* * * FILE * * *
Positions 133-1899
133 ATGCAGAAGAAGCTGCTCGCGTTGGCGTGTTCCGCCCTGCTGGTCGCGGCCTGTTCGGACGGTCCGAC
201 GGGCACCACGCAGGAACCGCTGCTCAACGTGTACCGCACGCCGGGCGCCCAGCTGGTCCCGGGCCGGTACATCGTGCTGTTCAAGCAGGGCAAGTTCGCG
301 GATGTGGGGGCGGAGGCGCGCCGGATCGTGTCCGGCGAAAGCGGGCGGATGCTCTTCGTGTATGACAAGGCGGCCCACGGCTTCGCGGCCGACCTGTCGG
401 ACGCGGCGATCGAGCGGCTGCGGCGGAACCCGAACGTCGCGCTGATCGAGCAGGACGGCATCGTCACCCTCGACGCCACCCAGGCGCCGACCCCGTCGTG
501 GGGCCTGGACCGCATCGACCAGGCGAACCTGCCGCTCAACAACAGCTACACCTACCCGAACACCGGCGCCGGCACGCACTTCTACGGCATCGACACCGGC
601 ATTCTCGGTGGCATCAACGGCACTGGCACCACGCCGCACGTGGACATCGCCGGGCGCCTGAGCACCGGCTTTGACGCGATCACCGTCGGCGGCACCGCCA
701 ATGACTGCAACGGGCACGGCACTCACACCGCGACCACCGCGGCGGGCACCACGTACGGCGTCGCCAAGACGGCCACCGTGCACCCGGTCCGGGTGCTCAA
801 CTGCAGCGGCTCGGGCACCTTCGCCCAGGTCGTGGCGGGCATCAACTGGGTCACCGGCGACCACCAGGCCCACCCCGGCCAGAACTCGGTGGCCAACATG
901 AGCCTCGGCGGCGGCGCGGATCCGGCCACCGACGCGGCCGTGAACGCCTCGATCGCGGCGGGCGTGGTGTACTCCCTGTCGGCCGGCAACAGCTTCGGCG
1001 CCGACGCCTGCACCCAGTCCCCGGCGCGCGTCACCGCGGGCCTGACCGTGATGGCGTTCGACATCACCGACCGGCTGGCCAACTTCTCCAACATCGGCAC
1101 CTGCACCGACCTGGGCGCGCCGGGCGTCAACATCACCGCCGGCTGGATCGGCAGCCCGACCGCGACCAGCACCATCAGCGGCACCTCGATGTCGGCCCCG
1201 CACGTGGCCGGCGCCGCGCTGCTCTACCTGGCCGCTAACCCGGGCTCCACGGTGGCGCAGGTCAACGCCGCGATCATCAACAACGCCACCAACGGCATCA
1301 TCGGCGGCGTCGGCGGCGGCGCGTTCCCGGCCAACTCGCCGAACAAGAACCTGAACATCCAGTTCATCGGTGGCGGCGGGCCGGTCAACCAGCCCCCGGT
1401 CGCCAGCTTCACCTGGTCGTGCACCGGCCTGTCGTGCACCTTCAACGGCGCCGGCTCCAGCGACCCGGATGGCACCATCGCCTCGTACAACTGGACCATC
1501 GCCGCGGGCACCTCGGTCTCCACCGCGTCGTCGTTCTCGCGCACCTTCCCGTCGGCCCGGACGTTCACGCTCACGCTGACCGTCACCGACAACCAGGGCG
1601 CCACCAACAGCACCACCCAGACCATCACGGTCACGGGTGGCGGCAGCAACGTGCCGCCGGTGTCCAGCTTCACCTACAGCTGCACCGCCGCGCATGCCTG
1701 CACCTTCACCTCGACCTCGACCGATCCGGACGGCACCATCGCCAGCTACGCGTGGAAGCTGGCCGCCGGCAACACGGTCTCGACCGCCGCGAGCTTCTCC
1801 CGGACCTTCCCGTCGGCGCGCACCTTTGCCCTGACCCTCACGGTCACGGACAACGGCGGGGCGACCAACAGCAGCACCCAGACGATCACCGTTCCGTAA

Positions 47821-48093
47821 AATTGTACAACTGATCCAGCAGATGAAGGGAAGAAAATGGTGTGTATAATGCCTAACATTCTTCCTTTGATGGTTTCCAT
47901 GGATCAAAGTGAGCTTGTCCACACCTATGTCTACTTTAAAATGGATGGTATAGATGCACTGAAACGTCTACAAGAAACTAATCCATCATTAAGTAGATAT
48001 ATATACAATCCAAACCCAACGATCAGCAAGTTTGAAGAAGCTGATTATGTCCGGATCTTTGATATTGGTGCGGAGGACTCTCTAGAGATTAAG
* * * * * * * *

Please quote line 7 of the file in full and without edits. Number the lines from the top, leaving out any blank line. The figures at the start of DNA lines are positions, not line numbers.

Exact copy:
601 ATTCTCGGTGGCATCAACGGCACTGGCACCACGCCGCACGTGGACATCGCCGGGCGCCTGAGCACCGGCTTTGACGCGATCACCGTCGGCGGCACCGCCA